Emergency time off can be hard to manage when workloads are high and deadlines need to be met. At times like this, it’s understandable that not all requests can be approved. However, if an employee can be spared for the day, approve their request. If not, carefully explain why the request could not be approved. In doing so, employees will have more respect for your decisions.

Monitoring Request
In the end, the most important aspect of managing employees’ PTO is to keep a record of their requests. Managers need visibility into leave balances, the order that requests come in, and all pending and approved requests. Tracking and monitoring this information can be time consuming, but with a robust Time and Attendance Management system, this can be an easy task for even the busiest manager.

Implementing an automated system with tools like electronic leave requests, work flow approvals, and full visibility into leave balances can improve organizational productivity. Managers will not only have the ability to view all leave request at once to be certain that there are no conflicting request, but a “Who is Going to Be Out” page to maintain a consistent record of pending and approved request. An automated time and attendance system would also increase employee self-service, by allowing them to make online request and to track their personal vacation balance.

Employees work hard all year long and deserve some time off to treat themselves and focus on their personal wellness. Time away from the office has proven to reduce work stress and ultimately boost employee morale and productivity. So with summer just around corner, don’t get overwhelmed with the piling list of paid time off requests. Take action now and prepare to effectively approve requests in order to maintain organizational productivity and efficiency.

This DATIS Blog was written by Anthony Davis, DATIS, on June 15th, 2017 and may not be re-posted without permission.

Solving the Employee Engagement Mystery

Now more than ever, organizations are realizing the importance of an effective employee engagement strategy. According to the 2017 State of Workforce Management Trends Report, 88% of respondents stated employee engagement was either “Extremely” or “Very Important.” However, just over 50% of executives admitted that they did not have a strategy for engagement, or that their strategy was outdated. Achieving the optimal level of employee engagement is no overnight task, but there are a few areas for organizations to consider while evaluating or implementing an effective strategy:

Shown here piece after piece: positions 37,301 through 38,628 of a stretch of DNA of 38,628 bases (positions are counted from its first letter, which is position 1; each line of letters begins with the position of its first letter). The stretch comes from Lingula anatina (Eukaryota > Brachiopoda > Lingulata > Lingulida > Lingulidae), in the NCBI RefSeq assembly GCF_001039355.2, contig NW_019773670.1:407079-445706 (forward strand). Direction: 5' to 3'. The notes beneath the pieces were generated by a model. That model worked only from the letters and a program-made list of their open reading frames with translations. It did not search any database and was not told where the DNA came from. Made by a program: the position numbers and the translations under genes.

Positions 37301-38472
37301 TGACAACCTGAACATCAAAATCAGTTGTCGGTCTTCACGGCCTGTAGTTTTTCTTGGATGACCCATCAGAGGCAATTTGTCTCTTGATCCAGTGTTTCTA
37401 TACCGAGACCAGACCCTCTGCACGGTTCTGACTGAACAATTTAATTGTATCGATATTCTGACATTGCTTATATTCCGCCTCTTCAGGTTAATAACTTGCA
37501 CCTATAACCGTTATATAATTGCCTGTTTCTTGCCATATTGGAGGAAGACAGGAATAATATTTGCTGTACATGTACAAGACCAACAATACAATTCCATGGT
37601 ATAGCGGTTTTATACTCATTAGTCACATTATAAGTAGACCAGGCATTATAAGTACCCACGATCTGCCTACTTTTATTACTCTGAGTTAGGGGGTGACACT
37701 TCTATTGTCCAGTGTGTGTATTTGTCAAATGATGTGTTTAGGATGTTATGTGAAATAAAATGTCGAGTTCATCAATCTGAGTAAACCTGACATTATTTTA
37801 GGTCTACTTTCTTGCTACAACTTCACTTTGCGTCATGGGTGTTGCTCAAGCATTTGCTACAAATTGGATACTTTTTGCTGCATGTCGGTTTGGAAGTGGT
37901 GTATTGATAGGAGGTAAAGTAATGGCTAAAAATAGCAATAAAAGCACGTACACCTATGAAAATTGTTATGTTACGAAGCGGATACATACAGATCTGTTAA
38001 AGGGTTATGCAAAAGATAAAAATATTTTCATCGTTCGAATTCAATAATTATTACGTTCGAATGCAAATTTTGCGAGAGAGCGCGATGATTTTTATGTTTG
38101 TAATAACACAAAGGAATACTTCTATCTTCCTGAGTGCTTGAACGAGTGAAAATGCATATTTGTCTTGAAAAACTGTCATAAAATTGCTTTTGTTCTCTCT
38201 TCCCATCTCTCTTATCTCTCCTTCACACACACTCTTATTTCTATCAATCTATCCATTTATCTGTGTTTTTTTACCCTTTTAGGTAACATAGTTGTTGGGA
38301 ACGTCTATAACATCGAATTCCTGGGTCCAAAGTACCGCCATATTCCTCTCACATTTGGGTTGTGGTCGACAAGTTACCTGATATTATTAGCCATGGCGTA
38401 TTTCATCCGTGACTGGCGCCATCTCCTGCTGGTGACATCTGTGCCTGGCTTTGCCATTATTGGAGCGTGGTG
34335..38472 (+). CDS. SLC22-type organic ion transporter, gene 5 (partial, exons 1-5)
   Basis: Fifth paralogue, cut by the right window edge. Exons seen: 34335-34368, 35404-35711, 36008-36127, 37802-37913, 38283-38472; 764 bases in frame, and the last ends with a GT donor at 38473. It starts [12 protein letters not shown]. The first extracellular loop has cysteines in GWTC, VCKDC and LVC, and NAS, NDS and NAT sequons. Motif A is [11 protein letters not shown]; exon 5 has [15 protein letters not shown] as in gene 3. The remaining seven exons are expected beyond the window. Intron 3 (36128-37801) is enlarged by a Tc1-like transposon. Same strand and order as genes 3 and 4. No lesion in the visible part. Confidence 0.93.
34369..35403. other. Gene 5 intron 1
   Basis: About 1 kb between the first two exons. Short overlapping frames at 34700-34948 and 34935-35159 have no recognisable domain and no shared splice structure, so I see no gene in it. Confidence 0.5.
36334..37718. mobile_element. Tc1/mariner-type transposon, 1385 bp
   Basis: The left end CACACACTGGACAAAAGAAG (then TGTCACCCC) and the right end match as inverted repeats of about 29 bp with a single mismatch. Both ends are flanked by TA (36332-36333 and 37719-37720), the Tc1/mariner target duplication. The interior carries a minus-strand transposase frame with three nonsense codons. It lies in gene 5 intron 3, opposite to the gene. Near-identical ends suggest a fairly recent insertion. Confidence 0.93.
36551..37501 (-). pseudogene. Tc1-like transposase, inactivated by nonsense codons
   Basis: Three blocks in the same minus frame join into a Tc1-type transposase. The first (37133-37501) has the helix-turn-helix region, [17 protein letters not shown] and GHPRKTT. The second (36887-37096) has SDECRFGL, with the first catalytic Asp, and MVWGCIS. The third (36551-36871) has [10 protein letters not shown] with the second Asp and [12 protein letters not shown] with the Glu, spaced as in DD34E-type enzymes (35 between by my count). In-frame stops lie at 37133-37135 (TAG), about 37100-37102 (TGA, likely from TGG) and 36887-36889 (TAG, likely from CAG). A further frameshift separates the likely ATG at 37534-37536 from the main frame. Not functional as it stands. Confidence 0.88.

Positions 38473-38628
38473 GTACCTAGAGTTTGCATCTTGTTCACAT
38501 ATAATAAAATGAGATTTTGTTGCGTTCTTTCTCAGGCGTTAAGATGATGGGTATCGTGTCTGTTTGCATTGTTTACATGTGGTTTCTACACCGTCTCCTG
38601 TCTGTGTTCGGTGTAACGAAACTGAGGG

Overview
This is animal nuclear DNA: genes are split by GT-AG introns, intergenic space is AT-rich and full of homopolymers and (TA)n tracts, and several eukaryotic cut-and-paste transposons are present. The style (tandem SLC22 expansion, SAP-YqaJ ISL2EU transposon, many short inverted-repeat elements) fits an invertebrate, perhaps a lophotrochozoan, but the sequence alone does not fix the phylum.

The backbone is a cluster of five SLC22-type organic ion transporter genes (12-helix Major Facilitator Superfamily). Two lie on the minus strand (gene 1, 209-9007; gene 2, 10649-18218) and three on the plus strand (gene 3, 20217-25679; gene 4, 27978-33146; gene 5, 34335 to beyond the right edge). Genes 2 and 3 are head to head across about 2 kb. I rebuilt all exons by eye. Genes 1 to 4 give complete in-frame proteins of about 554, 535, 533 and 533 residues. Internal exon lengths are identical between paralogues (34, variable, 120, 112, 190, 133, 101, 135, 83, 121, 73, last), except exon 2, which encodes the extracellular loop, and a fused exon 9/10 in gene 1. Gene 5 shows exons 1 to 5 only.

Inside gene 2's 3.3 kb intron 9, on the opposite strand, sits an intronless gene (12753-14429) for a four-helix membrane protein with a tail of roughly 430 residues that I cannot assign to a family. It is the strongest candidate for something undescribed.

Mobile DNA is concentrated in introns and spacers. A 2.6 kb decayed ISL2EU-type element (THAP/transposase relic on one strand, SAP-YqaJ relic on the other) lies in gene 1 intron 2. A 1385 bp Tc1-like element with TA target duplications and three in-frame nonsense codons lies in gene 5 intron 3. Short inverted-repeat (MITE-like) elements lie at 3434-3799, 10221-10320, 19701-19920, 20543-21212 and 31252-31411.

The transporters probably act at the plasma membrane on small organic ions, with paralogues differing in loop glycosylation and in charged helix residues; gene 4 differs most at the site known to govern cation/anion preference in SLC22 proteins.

Structured Onboarding
Ensuring that employees stay engaged and motivated starts with the new hire onboarding process. A recent report from Glint stated that 40% of new hires who experienced poor onboarding were more likely to be disengaged within their first three months of employment. The sad truth at many organizations is that a typical onboarding is often manual, paper intensive, rushed, or uninformative.

Efficient onboarding should reduce manual paperwork by digitizing the process, provide a clear understanding of the organization’s mission and goals, and facilitate a simple introduction between the new hire and their coworkers. This will not only allow the new employee to smoothly transition into their new role, but also create a good first impression of the organization.

Regular Feedback
Employees who receive regular, informative feedback are more likely to be engaged at work. Creating an honest and open work environment results in better transparency throughout the organization and will help employees and managers become more aware of their strengths and weaknesses.

This information provides guidance for the employee to be recognized for their strengths and pushed to improve upon their weaknesses. Feedback can be provided as often as needed, whether that is weekly, monthly, quarterly and so forth, but keep in mind that the more consistent and informative the feedback is, the more it can directly improve their level of engagement. Additionally, when feedback and appraisals are kept on record, managers can use this information to assign future goals and tasks.

Employer Brand
One of the top priorities for many organizations recently is becoming an "employer of choice." When employees feel a sense of fulfillment and enjoyment while at work, their connection and sense of unity with their coworkers strengthens. Building upon this unity, organizations can retain employees who care just as much about achieving their personal goals as they do goals of the organization as a whole.